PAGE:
If a polity has a frequently-held exercise that allows its citizenry to stuff ballot boxes with names of political organisations printed on it, it is entitled to being called "democratic". So when someone like Jorge Haider wins in a "democratic" election in Austria, why must Israel and the United States threaten to withdraw their ambassadors from that democratic country? Jorge Haider is an odious choice no doubt, but did he not come in through the ballot box fair and square?

So perhaps the etiquettes of this enterprise called democracy need to be enunciated more clearly. Voters must be clearly instructed to make acceptable choices, and not unacceptable ones. Participants must never show favour towards an anti-Semitic candidate, but give benefit of the doubt to an Islamophobe hankering for their vote. Presidential candidates in northern Africa must always win 90 percent of the vote in every election if they live along the Nile, and command the region as a pharaoh-democrat. And any candidate sporting a beard in neighbouring Algeria must not be allowed to assume power, even if the ballot box gives them the legitimate right to do so.

Lest you think I get confused only when the strong and the powerful seem baffled by the complexity of labels, let me assure you that that is certainly not the case. Even the weak and the poor are label-conscious. Sample the following, from an email I received regarding the Taliban: "Please note, that the following is NOT a defence of the Taliban government in Afghanistan, nor are we supporters of the regime, due to them being shadeed Hanafees, and mu'tassib, and having incorrect Aqeedah about Allah and Islam (they follow the ways of the Sufiyah and the Deobandiyah, and not that of the Ahlus Sunnah)."

Since I am an ordinary, "moderate" Muslim, and not well-versed with the multi-faceted schismatic complexities of the Islamic faith, with which an infinitesimally tiny, email-sending variety is concerned, I confess that I cannot be of much help in deciphering the many "labels" contained within the lines quoted above. Suffice it to say that my Label Lexicon is greatly enriched by the following: "shadeed Hanafees", "mu'tassib", "Deobandiyah", "Ahlus Sunnah", "Sufiyah". Some of these labels are used to denounce the Taliban.

However, what I find absolutely incredible is the primary rationale used to criticise the Taliban. They are denounced, not because of their appalling violation and utter disregard for human rights and human life, but because they allegedly follow the Deobandiyah and the ways of the Sufiyah and are shadeed Hanafees, and possess incorrect Aqeedah! They are condemned not for the brutal treatment of human beings (and women are human beings first, no matter what other labels men might ascribe to them) within their care, but first and foremost for belonging to the wrong sect!

And this from the followers of a religion that says "to save the life of one human being is comparable to saving all of humanity". And this from the followers of a faith whose holy book begins with the words: "In the name of Allah, the most merciful and the most compassionate". And this from the followers of a God who told His Prophet that He was merely a messenger of the Divine Message, and not a warden over the people to whom this message was given.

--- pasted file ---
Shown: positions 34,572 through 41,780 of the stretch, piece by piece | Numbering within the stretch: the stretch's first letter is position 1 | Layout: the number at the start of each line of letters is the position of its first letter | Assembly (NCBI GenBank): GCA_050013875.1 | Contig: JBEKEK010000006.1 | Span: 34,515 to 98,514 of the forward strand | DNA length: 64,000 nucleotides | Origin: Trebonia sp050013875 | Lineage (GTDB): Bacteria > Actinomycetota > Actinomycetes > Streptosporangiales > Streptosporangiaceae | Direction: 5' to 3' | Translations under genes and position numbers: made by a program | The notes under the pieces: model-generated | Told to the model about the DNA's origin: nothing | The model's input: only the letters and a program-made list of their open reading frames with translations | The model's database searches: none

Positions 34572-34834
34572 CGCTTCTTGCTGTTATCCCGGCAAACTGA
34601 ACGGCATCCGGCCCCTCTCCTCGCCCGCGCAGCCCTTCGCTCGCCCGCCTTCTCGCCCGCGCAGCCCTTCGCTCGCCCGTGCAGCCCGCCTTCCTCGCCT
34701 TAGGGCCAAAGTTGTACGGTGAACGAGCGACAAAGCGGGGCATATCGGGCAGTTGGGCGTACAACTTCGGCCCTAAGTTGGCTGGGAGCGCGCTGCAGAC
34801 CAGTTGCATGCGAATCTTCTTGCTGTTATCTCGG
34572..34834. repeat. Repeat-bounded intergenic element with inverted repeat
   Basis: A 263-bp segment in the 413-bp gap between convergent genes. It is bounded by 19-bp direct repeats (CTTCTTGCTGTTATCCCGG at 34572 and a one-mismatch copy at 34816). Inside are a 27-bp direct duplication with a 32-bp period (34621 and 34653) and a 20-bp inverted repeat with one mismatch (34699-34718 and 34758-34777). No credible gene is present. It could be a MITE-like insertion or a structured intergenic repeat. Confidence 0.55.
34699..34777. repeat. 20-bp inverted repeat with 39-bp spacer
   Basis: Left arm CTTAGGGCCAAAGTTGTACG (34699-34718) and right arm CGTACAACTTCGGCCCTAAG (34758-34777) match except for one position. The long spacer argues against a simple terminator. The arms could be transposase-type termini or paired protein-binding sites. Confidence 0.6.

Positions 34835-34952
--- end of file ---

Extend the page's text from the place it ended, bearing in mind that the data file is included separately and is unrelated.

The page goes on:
Of course there are innumerable other all-encompassing labels. Some of them are constantly being used by "civilised", "good" people to describe "psychotic" "cave dwellers" in remote parts of the world. As a moderate Muslim human being, I am bewildered by the rhetoric I hear emanating from a big white house with huge pillars, as well as that being emitted from outside a crumbling cave. Labels galore yet again. "Crusade" is matched by "holy war" or "jehad", "infidels" is countered with "evildoers", and both sides order us to declare our allegiance: we must decide if we are with them or with the "evildoers/infidels".

Labels: evildoers, terrorists, freedom fighters, good guys, bad guys, fundamentalist, extremist, moderate, infidels, democrats, Blacks, Orientals, natives, Arabs, Jews, gays, liberals, pinkos, militants, commies, gentiles, hawks, radicals.

Plain, simple, multi-ethnic, multi-religious, multicultural, multi-purpose nametags. Bred in insecurity, narrow-mindedness, bias, just as much, perhaps, as our own anxiety and the uncertainty of the world around us. Not only are they useless, but dangerous as well. Is it easier for us, as ordinary people, to defer to the comfort zone of a pre-determined, pre-judged idea of someone else's second-hand experience? Perhaps.

Meanwhile, I remain a moderate Muslim, 30-something, Pakistani journalist who lives in West Asia, has a whole host of Arab, black, white, infidel friends, loves Afghan cuisine, Woody Allen and Cohen Brothers movies, the music of Echo and the Bunnymen, Dido, Pathan-e- Khan and Vivaldi, the words of Maulana Rumi, Gabriel Garcia Marquez, Arundhati Roy, Chinua Achebe, Ernest Hemingway and Faiz Ahmed Faiz, and utterly fail to comprehend prejudice, war, self-righteous cultural, racial, religious arrogance, and the appeal of country western music.

I wonder if old Fidel's still got a place for a much-labelled soul like me in his backyard?

(Originally carried by